A white paper written by Anthony H. Cordesman from the Center for Strategic and International Studies in Washington, D.C. Commissioned by the federal government shortly after the terrorist attacks of September 11, 2001, this report outlines the current state of the United States’ readiness to deal with a terrorist attack using biological weapons. While it manages to be both full of chilling scenarios and dry statistics, Cordesman manages to set his report apart by asking us to think of biological warfare in terms of the TV show “Buffy the Vampire Slayer”. He describes both the United States and Buffy as living “in a world of unpredictable threats where each series of crises only becomes predictable when it is over and is followed by a new and unfamiliar one.

Cordesman describes this uncertain existence as the “Buffy Paradigm.” Other similarities between the current world situation and Buffy include:

  • What expertise there is consists largely of bad or uncertain advice and old, flawed, and confusing technical data.
  • The importance of any given threat changes constantly, past threat behavior does not predict future behavior, and methods of delivery keep changing.
  • Arcane knowledge is always inadequate and fails to predict, detect, and properly characterize the threat.
  • The more certain and deterministic an expert is at the start, the more wrong they turn out to be in practice.
  • The scenarios are unpredictable and have very unclear motivation. Any effort to predict threat motivation and behavior in detail before the event does at least as much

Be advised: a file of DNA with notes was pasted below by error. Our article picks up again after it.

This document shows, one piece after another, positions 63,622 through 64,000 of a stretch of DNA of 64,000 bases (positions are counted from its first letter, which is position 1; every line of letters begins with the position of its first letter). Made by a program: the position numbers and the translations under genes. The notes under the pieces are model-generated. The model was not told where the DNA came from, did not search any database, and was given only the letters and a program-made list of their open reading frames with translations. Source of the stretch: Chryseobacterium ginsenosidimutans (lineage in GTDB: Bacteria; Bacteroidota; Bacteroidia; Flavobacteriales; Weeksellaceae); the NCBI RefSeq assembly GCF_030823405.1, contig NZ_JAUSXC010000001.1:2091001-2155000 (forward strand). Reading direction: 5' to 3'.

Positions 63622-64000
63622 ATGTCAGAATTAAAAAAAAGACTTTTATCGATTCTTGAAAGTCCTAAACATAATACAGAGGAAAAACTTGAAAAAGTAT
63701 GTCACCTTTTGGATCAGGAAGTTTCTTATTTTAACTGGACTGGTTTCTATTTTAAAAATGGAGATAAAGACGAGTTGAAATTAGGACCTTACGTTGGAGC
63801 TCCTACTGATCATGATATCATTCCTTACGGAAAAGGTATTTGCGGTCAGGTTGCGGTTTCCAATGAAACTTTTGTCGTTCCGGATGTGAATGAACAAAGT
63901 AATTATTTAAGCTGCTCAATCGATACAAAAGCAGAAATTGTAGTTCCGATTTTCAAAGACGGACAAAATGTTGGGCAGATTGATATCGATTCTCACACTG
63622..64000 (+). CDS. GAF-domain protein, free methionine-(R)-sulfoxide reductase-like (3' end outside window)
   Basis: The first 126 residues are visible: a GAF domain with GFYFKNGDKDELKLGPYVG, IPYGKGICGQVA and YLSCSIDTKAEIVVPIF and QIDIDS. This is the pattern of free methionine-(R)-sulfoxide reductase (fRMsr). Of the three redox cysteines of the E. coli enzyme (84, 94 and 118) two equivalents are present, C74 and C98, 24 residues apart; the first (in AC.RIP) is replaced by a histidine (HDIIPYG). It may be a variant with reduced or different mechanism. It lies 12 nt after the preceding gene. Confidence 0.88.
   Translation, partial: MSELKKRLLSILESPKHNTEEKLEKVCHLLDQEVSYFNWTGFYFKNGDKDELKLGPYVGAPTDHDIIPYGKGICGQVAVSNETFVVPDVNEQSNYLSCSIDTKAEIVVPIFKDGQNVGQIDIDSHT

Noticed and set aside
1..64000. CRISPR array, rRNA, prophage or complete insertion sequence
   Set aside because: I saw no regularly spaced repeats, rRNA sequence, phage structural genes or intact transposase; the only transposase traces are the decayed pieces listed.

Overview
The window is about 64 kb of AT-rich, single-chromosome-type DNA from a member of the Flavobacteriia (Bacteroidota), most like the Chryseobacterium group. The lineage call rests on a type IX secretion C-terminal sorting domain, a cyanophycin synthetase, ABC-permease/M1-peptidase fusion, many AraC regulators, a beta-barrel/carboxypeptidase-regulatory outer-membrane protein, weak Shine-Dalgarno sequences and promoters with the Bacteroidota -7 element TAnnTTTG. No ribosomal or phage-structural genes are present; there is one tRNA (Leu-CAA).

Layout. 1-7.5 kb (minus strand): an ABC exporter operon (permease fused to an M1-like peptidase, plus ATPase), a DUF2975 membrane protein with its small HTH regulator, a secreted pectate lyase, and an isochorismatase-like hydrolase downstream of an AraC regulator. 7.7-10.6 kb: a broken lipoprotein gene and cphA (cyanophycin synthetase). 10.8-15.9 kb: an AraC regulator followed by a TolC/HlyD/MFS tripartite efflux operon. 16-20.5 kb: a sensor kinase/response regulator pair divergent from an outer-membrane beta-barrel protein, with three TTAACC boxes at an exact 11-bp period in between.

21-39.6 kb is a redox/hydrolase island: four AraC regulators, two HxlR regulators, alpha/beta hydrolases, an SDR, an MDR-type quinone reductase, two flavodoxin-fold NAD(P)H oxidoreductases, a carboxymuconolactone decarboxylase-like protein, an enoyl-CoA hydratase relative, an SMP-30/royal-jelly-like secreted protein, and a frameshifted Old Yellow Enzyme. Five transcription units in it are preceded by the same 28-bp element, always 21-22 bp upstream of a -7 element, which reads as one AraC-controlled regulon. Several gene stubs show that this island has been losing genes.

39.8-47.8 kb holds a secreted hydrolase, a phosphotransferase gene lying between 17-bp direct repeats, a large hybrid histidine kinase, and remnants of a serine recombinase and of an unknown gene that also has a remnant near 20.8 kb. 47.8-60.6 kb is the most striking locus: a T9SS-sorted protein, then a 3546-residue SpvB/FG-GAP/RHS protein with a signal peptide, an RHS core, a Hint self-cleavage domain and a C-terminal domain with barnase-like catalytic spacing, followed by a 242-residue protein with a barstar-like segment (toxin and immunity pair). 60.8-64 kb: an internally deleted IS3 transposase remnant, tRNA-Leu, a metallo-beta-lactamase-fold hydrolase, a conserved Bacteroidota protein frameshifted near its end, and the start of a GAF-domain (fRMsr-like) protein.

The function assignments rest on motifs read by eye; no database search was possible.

• Risk taking is not rational or subject to predictable constraints and the motivation behind escalation is erratic at best.
  • It is never clear whether the threat is internal, from an individual, or from an outside organization.
  • The attackers have no firm or predictable alliances, cooperate in nearly random ways, and can suddenly change method of attack and willingness to take risks.
  • All efforts at planning a coherent strategy collapse in the face of tactical necessity and the need to deal with unexpected facts on the ground.
  • The balance between external defense, homeland defense, and response changes constantly.
  • No success, not matter how important at the time, ever eliminates the risk of future problems

Cordesman also argues that the U.S. government is currently suffering from “The Buffy Syndrome,” that, like the characters in “Buffy,”

(They) constantly try to create unrealistic plans and models, and live in a world where they never really face the level of uncertainty they must deal with. They do not live in a world of total denial, but they do seek predictability and certainty to a degree that never corresponds to the problems they face. In short, they behave as if they could create and live with the kind of strategy and doctrine that is typically developed by the US joint chiefs, could develop and implement an NSC decision memorandum, or solve their problems with the equivalent of a Quadrennial Defense Review.

This piece, with its focus on how uncertain we are on how to deal with terrorist attacks, can be a little frightening. The author manages to present over 20 different scenarios where a small, well-trained terrorist group could cause widespread panic and destruction throughout the United States. Then talks about how easy it is for terrorists to gain access to dangerous materials since the end of the Cold War and the collapse of the Soviet Union. This is an excellent report for anyone looking to see what a dangerous place the world can truly be.

As scary as this whole thing is, you can‘t help but smile when you read sentences like:

One of Buffy’s constant problems is that demons are more lethal than vampires, and simple minded as this may be, it illustrates the point that some weapons of mass destruction are far more lethal than others.

The complete text of the report is available at http://www.csis.org/media/csis/pubs/buffy0129021.pdf

All grammar and spelling errors have been left "as is" from the original report. Your tax dollars at work, eh?

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